would be 'better off with only six million people,' -or the half the
population that supported Mugabe - also makes a comeback.

The Herald did not say which minister obtained which portfolio.

The MDC, which will be making its debut in government, announced its
nominations to the 31-ministry cabinet earlier this week.

Fourteen ministers have been drawn from Tsvangirai's MDC larger faction, 15
from Mugabe's Zanu-PF and 3 from a breakaway MDC faction led by robotics
professor Arthur Mutambara.

The number of ministers exceed the number of ministries by one because the
MDC and Zanu-PF have agreed to 'co-minister' home affairs, which controls
the police.

Friday's ceremony at State House in Harare, where Tsvangirai was memorably
sworn Wednesday as prime minister by Mugabe, concludes the formation of the

Zimbabweans are counting on the new administration to bring about change in
a country that is reeling from world-record inflation, severe food, fuel and
cash shortages, and raging HIV and cholera epidemics.

But analysts warn that the MDC's ability to effect change is hampered by the
skewed sharing of power. Mugabe remains head of state and government, while
Tsvangirai's role will be to formulate and implement policy.

Zanu-PF retains most of the key ministries such as defence, state security
and information, while MDC secretary-general Tendai Biti gains the
unenviable post of finance minister.

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Lawyers, WOZA members released

Friday, 13 February 2009
Human Rights Defenders Alert
A Harare Magistrate on Thursday 12 February 2009 granted free bail to
two project lawyers of the Zimbabwe Lawyers for Human Rights (ZLHR) and
eight members of the group Women of Zimbabwe Arise (WOZA), who were arrested
on Tuesday 10 February 2009.

The ten including the lawyers Ms Roselyn Hanzi and Mr Tawanda
Zhuwarara were finally brought to court on Thursday 12 February 2009 after
spending two nights in police detention at the notorious Harare Central
Police Station.
Magistrate Gloria Takundwa granted free bail and ordered the human
rights lawyers and the WOZA members to reside at their given residential
addresses and not to interfere with State witnesses. The ten will return to
court on 04 March 2009 for commencement of trial.
Ms Roselyn Hanzi and Mr Tawanda Zhuwarara were arrested by
unidentified members of the Zimbabwe Republic Police (ZRP) on 10 February
2009 as they were returning to the ZLHR office situated next to the
Parliament building after lunch. Regrettably, they were caught in the
crossfire of further indiscriminate arrests carried out by the ZRP arising
from a demonstration outside Parliament building in Harare by the Women of
Zimbabwe Arise (WOZA). With the complicity of Parliamentary staff, they were
unlawfully detained in the Parliament Guard Room, until police details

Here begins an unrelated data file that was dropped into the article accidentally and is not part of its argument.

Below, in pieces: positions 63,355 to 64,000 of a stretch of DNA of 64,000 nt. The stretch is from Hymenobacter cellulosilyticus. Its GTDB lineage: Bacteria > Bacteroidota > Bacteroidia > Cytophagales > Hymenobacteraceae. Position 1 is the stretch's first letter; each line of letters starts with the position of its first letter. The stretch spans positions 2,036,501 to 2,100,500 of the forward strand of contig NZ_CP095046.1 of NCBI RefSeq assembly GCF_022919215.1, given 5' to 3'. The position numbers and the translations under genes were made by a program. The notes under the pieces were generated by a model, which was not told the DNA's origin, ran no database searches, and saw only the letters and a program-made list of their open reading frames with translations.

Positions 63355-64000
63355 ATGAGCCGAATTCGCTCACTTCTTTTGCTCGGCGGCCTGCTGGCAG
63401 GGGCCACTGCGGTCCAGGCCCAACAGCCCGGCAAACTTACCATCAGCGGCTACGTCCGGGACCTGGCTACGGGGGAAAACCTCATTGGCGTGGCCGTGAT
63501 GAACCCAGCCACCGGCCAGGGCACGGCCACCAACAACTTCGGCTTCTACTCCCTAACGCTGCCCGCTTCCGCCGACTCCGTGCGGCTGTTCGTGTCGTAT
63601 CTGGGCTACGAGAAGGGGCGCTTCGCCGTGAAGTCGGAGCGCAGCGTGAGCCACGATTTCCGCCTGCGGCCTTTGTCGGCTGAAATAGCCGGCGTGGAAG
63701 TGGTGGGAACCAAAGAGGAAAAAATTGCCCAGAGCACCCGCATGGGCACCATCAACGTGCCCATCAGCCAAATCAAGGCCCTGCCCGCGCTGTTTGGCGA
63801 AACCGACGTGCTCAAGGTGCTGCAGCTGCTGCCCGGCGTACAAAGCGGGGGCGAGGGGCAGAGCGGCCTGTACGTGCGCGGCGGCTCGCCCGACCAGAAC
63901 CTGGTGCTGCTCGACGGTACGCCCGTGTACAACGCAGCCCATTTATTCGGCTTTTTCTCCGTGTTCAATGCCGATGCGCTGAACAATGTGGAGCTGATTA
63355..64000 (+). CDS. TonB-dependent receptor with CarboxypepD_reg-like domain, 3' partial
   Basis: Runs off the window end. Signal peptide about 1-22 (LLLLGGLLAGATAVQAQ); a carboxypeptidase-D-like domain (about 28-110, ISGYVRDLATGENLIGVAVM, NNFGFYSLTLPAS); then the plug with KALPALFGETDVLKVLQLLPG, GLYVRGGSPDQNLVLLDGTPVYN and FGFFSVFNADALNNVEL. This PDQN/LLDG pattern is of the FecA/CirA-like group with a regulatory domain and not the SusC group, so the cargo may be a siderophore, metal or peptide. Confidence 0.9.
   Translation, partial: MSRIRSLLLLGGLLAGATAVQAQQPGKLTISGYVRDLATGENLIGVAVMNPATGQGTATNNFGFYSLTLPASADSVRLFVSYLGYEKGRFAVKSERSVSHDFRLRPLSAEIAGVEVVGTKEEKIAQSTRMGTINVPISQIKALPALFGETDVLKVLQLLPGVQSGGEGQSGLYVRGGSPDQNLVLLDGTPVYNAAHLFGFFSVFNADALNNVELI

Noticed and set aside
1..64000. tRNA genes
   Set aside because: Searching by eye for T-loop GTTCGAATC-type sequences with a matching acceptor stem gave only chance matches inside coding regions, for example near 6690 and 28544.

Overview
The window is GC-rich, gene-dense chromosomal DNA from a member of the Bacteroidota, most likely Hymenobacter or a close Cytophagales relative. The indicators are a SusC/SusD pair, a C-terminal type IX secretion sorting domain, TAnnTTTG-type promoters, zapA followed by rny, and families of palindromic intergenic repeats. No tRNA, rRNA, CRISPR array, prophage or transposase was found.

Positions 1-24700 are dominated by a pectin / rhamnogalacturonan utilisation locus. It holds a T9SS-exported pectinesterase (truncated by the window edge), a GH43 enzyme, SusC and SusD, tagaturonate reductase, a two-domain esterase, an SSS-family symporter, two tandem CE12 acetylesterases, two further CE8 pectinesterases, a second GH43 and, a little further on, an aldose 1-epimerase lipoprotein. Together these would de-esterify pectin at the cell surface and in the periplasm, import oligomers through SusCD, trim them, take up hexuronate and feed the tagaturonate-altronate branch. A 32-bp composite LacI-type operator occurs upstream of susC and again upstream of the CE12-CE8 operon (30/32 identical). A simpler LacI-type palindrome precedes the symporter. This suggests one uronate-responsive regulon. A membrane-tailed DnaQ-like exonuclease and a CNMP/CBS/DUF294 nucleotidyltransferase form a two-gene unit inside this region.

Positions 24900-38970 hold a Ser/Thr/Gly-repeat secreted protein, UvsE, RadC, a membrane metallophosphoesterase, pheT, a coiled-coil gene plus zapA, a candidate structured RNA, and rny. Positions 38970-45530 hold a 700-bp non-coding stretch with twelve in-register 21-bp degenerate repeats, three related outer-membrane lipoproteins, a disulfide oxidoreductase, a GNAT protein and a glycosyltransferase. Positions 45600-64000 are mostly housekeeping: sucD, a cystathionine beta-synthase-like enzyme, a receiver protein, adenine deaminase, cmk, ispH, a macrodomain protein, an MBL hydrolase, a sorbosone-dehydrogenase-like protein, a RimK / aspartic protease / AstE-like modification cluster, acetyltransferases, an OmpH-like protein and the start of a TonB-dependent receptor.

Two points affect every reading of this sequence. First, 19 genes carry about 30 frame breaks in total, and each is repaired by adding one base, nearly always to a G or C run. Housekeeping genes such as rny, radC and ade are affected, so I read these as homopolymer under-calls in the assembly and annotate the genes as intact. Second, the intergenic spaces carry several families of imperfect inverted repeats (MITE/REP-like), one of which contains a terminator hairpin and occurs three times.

removed them to Harare Central police station.
In contravention of constitutional protective provisions relating to
detained persons, but in the customary fashion of the ZRP, lawyers who
attempted to get access to Hanzi and Zhuwarara at Harare Central were denied
access by the police on the day of their arrest and only obtained access to
their clients on Wednesday 11 February 2009.

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Zimbabwe Doctors Leave as Health System Fails, Cholera Spreads

By Jason Gale
Feb. 13 (Bloomberg) -- Doctors are leaving Zimbabwe, causing clinics to close, as the health system collapses and Africa’s second-worst cholera epidemic spreads in the countryside, aid groups said.
The exodus of medical professionals is compounding a “near total devastation” of Zimbabwe’s health-care system, Doctors Without Borders said yesterday. Thousands of doctors, nurses and other health staff aren’t being paid and have no money for basic needs such as buying a bus ticket to get to work.
Since the cholera outbreak began in Zimbabwe in August, 3,513 deaths have been reported to the World Health Organization, compared with 4,031 fatalities recorded worldwide in 2007. The cholera bacterium is spreading through contaminated drinking water because sewage and water systems have collapsed.
Zimbabwe, ruled by President Robert Mugabe since 1980, is in the grips of a decade-long recession and has the world’s highest inflation rate, at 231 million percent last July, the last time the government provided an official estimate.
“The ongoing political and economic crisis is severely affecting people’s ability to access and afford health care, particularly people dependent on HIV/AIDS treatment,” Doctors Without Borders said in an e-mailed statement. The group, also known as Medecins Sans Frontieres, has treated more than 45,000 of Zimbabwe’s cholera patients or about three-quarters of cases.
Health Workers
A shortage of national health workers is stoking the rate of cholera patients dying from the diarrhea-causing disease, according to the WHO.